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A Note about Terminology


 

Imagine this scene if you will:  a liberal gay activist and a conservative Christian activist stand almost nose to nose, glaring at each other.

"Why don't you support equal rights for gays?" asks the gay activist.

"I do," replies the Christian activist, "but you already have those.  What I don't support is special rights."

"We're not asking for special rights," retorts the gay activist.  "We just want to be protected from discrimination in employment, housing, and so forth -- the same as any discriminated-against minority group."

"But you're not a minority like racial minorities."

"Why not?"

"Because homosexuality is a choice, and an immoral choice at that."

"I didn't choose to be gay.  And who are you to enforce your beliefs on me anyway?"

"God doesn't make anyone sin.  And homosexuality is a sin, according to God's Word."

"How can love be a sin?  What difference does it make who I love?"

"If you really loved them, you wouldn't encourage them to sin."
 

And so the debate rages on, seemingly without end.  Perhaps you've taken part in a conversation like this one.  The arguments are usually more complex, but the principles are the same.  It seems almost like the two sides are talking right past each other, as if they were talking about totally different issues.  And that's where terminology comes into play.  Because the terms we use are absolutely crucial if we want to get our messages across to people who don't agree with us.  For example, what are "equal rights" and what are "special rights"?  There is not always a consensus on these terms, and this leads to conflicts in political discussions.

But this is not a political site.  There is a much more important distinction to be made here.  Look at the use of words like "homosexuality" and "gay" in the conversation above.  Neither individual explains exactly what he means when he uses these words, but he seems to assume that the other guy is using them the same way.

When the Christian activist says, "Homosexuality is a choice," what he probably means is, "No one makes you have sex with people of your own gender.  You choose the way you're going to live your life, whereas an African-American cannot choose the color of his or her skin."

In other words, the Christian activist is associating the term "homosexuality" with a behavior -- namely, sexual activity between two people of the same gender.

When the gay activist says, "I didn't choose to be gay," what he probably means is, "Guys are attractive to me and girls are not.  I didn't just wake up one morning and decide to be different; and I can't make myself get turned on by girls and not by guys, because that's not how I really feel."  (See Is It a Choice?)

In other words, the gay activist is associating the term "gay" with a feeling -- namely, physical attraction to other people of the same gender.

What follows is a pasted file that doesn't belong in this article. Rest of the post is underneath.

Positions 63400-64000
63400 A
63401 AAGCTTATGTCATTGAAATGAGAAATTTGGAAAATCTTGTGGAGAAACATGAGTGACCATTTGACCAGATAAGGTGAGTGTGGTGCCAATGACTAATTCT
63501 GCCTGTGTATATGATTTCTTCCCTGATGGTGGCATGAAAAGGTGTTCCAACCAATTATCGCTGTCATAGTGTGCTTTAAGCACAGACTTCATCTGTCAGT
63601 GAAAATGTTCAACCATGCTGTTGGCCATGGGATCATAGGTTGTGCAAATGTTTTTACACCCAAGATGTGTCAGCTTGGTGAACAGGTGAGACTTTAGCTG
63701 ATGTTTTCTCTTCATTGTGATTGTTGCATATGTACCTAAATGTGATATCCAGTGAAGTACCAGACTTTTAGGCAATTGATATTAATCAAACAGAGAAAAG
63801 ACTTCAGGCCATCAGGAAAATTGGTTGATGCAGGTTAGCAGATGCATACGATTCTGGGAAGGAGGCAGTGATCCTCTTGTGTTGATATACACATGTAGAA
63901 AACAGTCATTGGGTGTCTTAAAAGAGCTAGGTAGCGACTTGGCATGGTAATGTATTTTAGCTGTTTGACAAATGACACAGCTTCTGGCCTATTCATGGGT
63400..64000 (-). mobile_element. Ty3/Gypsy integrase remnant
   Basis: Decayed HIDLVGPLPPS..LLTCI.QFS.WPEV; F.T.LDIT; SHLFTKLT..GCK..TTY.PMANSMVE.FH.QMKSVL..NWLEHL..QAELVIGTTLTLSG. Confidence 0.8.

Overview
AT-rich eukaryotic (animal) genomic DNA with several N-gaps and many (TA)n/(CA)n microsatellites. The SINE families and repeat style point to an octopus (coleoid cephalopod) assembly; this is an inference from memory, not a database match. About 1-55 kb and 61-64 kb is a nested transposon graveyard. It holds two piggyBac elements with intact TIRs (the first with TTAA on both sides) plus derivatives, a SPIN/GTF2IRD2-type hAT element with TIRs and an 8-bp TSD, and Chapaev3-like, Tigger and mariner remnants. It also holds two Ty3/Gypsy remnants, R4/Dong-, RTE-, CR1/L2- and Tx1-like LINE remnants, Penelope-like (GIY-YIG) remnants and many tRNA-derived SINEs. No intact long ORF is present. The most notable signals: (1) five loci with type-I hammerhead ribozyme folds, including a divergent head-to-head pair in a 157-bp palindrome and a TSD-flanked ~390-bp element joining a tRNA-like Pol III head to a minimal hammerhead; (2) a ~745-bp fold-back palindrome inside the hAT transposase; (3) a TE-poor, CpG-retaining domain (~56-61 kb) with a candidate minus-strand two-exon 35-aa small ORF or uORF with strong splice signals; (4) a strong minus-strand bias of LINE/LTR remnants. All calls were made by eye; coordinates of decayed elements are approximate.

But both of these men have failed to make that important distinction between sexual behavior and sexual attraction.  Since they don't realize that they're using terms differently, they can keep arguing forever and never see eye-to-eye.

So how can we avoid this trap?

It is important to define our terms clearly ahead of time, and, when possible, to use more specific language that makes our meaning clear.  For example, instead of talking about "homosexuality", we might want to talk about "same-gender sexual behavior" or "same-gender attraction".  The Christian could say, "I believe that you didn't choose to feel the way you do, but I don't think that your feelings make it okay for you to have gay sex."  This is much clearer than "Homosexuality is a sin."

As far as the terminology on this site, I have made my best efforts to be specific when possible.  When I use controversial terms like "gay" or "ex-gay", I try to use them the way they are most often used by those communities.

Although some people see "gay" as a political identity, by and large the modern gay community (in America, at least) defines "gay" to mean "physically attracted to one's own gender and not to the opposite gender".  "Straight" is seen as the opposite (physically attracted only to the opposite gender) and "bisexual" is used to refer to people who experience physical attraction to both genders.  "Homosexual" and "heterosexual" can also be used as synonyms for "gay" and "straight".  Please note that on my site, I will use these terms to refer exclusively to a person's sexual attractions, not to his or her sexual behavior.

There is some confusion over the use of the term "ex-gay".  (See Asparagus and Sexuality.)  Again, I will use the ex-gay community's own definition of the term in my writing.  Many ex-gay people associate a particular identity or lifestyle with the term "gay", and for reasons of their own, choose not to identify themselves as gay.  A person who no longer identifies as "gay", therefore, may be considered an "ex-gay", regardless of his or her sexual attractions.

As you can see, this brings immediate conflict between the "gay" community and the "ex-gay" community, since the former believes that "gay" means "same-gender attracted", while the latter believes that a person can be "ex-gay" and still be same-gender attracted.  I will, therefore, do each individual the courtesy of referring to him or her with the label he or she feels is most appropriate.

 


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